To Paramakatoi and Back

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On Sunday, February 9, Bonnie and I along with brother Nigel Milo made our early morning departure from Linden, Guyana aboard a taxi bound for Georgetown briefly before going to the airport at Ogle. Normally, we take the church van, but so as not to deprive the congregation of the ability to pick up riders for worship, we paid the fare for a cab instead.

An hour and a half later, Nigel dropped off his television lesson at TV station in Georgetown. Next, we three headed for the Ogle International Airport—not the airport at which we arrived several days ago from the States. The routine is the same everywhere within Guyana where sufficient scales are present: weigh the luggage, weigh the hand baggage and weigh the passengers. Then, wait! (During that indefinite pause in our travels, we are expected to walk from the Air Services site from which we depart back to the Ogle airport to clear immigration, though we do not leave Guyana on these excursions; likewise, we must clear customs and immigration upon our return from outlying areas as well.)

Our flight from the coast inland was uneventful. We flew over the solid carpet of jungle for an hour or two aboard a Cessna Grand Caravan with just a little over a dozen total passengers, luggage and cargo. Our craft eventually descended and landed at a small Amerindian village called Kato; we were there only long enough to drop off one passenger before barely climbing back into the sky for the remaining five air miles (three-hour walk through gullies as well as up and down mountains) to Paramakatoi.

The procedure for landing is to fly adjacent to the landing strip so the pilot can assure himself (or herself, sometimes) that it is satisfactory for setting down, so animals and people on the airstrip can be forewarned to get clear from it and so interested villagers can make their way to it for greeting passengers, sending passengers or receiving mail and freight. The plane banks hard to the left to make a midair U-turn, drops out of the sky, skirting between adjacent treetops and hops over a final bump at the runway’s front edge to bring her in. The runway is comparable to what we would call “tar and chip,” except that the “chips” are the size “walnuts”! Add to that, the runway is not flat! The plane appears to have as much turbulence on the ground as it might have when hitting an air pocket aloft!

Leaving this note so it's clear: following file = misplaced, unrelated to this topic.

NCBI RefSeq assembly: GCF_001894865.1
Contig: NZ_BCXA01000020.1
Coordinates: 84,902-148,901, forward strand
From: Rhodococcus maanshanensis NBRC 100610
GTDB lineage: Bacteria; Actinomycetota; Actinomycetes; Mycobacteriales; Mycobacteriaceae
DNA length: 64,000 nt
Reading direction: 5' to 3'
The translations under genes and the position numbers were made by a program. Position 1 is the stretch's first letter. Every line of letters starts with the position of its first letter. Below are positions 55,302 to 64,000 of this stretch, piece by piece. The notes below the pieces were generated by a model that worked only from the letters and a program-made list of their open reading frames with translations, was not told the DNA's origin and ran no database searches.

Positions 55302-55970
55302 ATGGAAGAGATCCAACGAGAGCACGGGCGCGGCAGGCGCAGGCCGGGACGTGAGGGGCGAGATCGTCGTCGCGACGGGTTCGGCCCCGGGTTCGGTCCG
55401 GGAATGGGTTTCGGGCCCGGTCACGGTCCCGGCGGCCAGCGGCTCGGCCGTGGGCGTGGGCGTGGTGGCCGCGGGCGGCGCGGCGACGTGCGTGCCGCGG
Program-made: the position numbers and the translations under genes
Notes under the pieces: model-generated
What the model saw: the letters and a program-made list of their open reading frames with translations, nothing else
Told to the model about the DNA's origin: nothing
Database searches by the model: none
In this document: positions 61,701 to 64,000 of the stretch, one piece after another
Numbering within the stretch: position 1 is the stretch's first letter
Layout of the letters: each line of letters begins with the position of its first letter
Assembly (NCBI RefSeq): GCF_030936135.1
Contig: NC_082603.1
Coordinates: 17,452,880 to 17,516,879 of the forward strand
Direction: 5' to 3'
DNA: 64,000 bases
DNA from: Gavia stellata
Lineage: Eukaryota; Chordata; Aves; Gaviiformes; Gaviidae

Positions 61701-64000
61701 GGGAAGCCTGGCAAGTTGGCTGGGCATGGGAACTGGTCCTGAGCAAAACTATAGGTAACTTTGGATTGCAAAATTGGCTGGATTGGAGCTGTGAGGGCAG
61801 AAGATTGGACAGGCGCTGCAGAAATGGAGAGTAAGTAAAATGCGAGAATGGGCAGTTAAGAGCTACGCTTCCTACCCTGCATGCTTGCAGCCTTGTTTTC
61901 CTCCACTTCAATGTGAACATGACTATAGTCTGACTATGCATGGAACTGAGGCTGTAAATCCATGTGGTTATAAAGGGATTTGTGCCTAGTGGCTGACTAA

Onward to the village guesthouse—up, up and more up by foot we trekked to a high spot in the community. Almost everyone walks exclusively on paths up, down and along ridges in that little savannah surrounded by mountain peaks and jungle. Planes aplenty cause little stir, but the truck that passed through was more unusual. Occasionally, we would see a motorcycle or an ATV, and once we saw a beat-up SUV. Other than that, cows, donkeys, dogs and chickens roam at will in Paramakatoi, an Amerindian “metropolis” for that part of Region 8.

The guesthouse is operated by the Amerindians and a council member, and his family manages and maintains it. Its amenities exceed those available to me last year in Monkey Mountain. “Joe” Latchmenarine Latchmenarine journeyed with us, as he had on previous forays with the Gospel this year to various venues. The four of us occupied three of the four rooms in the guesthouse; shortly after our arrival, three Brazilian hikers arrived and squeezed into the remaining room.

The lodging was comparable to a basic camp structure in the USA in which children, at least in the past, would sleep while away at summer camp. Windows and eves were open to the outside, and there were sufficient cracks between boards to permit unimpeded travel by numerous little creatures; one fairly large spider startled me, and I apparently frightened him, too, as he ran ever so fast, and even after a diligent search, we could not find him. The walls went up only so far, separating rooms, common area and indoor toilet and bathing facilities. Thankfully, we actually had toilets (unlike Monkey Mountain), though we needed to fetch water from outside to flush them, because rainwater had been insufficient to replenish the two plastic tanks collecting runoff from the roof. If the tanks were fuller, water pressure courtesy of gravity would have replenished water in the toilet tanks. Bathing was of the familiar sort we learned in India—bucket and cup!

Paramakatoi is the coolest place Bonnie or I have ever been in Guyana. Its mountains resemble the mountains we knew from our youth. The wind is constant with accents of stiffer gusts. I suppose the temperatures ranged from the 50’s to the 80’s, and Bonnie and I were cold by night in those wee hours, though the mosquito netting helped shield us as well from the chill. We even wore jackets in the early morning. With an occasional awareness of the brutal winter weather buffeting the USA, Bonnie and I are quite content to spend the balance of winter in Guyana, South America, where in the lowlands the temperatures probably in the 90’s—nobody knows, i.e., keeps a record—and they can’t change it anyway.